Lightpack expands viewing screen with ambient colors to increase immersiveness

[Following on Philips’ Hue system, Lightpack extends the colors of a TV or monitor screen into the viewing room; they can even be used together to amplify the immersive effect (as in this video on YouTube). This story is from Ozy; see an earlier post on ISPR Presence News for more on Hue. -Matthew]


TV Backlighting for Better Bingeing

By Vignesh Ramachandran
August 13, 2015

We pay a lot of attention to what’s on our TVs, but probably not to what’s going on behind them. Why should we when we already have access to the likes of high-quality sound, curved screens and other high-tech options? Well, there’s yet another new TV technology designed to dramatically enhance your next Game of Thrones viewing.

Lightpack is an ambient lighting system that you install behind your TV or monitor that lights up the wall with the same colors pictured on the screen. The idea: a more immersive experience and the illusion of a larger display. How? The system’s software computes the average color in areas of the screen you’re watching and then corresponds those colors to LED lights on the back of your TV. For example, an ocean documentary might inspire a swell of blue hues behind your set. Each Lightpack unit costs $89 and includes 10 LED light strips with an adhesive layer that attaches to your monitor. For TVs bigger than 52 inches, the company recommends using multiple units.

Developed in Russia and funded by a very successful 2013 Kickstarter campaign, Lightpack was created to bring a new experience to screen viewing, says the company’s project manager Christina Buivich. After overcoming some initial issues with compatibility, performance and stability, the device and its software has been improved thanks to customer feedback, she explains. Buivich enjoys watching Lightpack-enhanced movies with her kids. Their reaction? “Mummy, it’s awesome.”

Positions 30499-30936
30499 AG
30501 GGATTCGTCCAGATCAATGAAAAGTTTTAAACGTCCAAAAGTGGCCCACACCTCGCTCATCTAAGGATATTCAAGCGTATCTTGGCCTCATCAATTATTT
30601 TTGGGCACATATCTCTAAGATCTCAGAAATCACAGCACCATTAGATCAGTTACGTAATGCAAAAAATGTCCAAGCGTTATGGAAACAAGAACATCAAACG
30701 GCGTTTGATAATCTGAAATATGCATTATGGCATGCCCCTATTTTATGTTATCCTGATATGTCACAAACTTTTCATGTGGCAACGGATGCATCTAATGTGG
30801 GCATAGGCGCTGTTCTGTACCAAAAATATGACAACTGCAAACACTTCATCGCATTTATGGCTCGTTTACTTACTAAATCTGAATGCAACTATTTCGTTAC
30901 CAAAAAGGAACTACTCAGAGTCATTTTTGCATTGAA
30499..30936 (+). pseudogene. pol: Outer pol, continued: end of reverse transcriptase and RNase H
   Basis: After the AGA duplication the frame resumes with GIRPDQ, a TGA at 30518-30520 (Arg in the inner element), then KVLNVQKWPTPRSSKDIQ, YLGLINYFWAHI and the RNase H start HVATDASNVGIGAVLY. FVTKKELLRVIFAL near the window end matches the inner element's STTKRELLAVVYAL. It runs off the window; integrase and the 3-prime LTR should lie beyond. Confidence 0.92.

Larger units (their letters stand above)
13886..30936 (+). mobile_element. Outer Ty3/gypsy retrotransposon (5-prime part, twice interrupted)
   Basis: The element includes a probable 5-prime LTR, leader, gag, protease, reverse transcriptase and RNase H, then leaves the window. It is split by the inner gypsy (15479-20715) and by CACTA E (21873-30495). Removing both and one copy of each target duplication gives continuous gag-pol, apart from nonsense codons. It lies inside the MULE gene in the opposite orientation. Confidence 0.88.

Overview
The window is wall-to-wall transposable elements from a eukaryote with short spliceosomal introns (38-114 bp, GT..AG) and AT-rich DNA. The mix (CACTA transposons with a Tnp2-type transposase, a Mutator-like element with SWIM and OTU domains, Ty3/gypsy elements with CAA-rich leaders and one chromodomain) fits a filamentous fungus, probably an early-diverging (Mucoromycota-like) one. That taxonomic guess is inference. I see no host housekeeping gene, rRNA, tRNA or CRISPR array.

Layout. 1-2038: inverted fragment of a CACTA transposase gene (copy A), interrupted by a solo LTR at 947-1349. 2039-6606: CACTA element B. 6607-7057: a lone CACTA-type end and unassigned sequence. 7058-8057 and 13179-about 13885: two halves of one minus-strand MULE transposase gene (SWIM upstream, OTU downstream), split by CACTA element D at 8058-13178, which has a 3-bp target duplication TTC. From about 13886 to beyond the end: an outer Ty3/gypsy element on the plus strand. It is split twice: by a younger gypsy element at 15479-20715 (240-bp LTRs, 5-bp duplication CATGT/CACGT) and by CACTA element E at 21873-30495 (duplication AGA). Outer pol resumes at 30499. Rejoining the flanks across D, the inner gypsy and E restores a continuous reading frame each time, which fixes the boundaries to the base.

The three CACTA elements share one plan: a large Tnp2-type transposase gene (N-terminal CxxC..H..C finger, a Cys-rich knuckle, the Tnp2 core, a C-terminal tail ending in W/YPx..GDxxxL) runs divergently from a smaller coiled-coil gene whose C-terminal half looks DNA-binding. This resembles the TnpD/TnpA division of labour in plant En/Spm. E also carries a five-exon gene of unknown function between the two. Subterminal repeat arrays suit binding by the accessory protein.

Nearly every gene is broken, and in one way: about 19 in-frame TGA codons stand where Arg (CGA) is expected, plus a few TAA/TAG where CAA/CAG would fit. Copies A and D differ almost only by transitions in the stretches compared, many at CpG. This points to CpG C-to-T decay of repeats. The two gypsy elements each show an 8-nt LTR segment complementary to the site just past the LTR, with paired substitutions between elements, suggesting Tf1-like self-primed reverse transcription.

This isn’t your typical home theater upgrade, which has clear upsides — and clear downsides. Lightpack is a little more complicated than plugging in something to the wall for a magical voilà. The display must also be connected to a computer or Android device that has Lightpack’s Prismatik software installed to configure the lights. So that’s the catch: You can have the Lightbox experience only while watching video through your computer. It won’t just work with your Xbox or cable box; you can’t flick on Dancing With the Stars and be immediately immersed in a light show.

It’s not all about pretty lights, though. There’s a potential health benefit here: Lightpack claims the ambient backlighting is easier on the eyes, helping to compensate for the fluctuations between dark and bright scenes, which normally cause the eye’s pupil to constantly adjust. Matching the brightness of the screen to the light of the room is often more comfortable for the eyes, explains Dr. Geoffrey Goodfellow, associate professor at the Illinois College of Optometry. His “old-fashioned recommendation”? Just turn on a lamp in the room while the TV is on.

Clearly, you’re not going to wow your optometrist by buying these lights for your favorite screen, but you might just wow yourself — while working on your computer monitor or playing games — and your friends.


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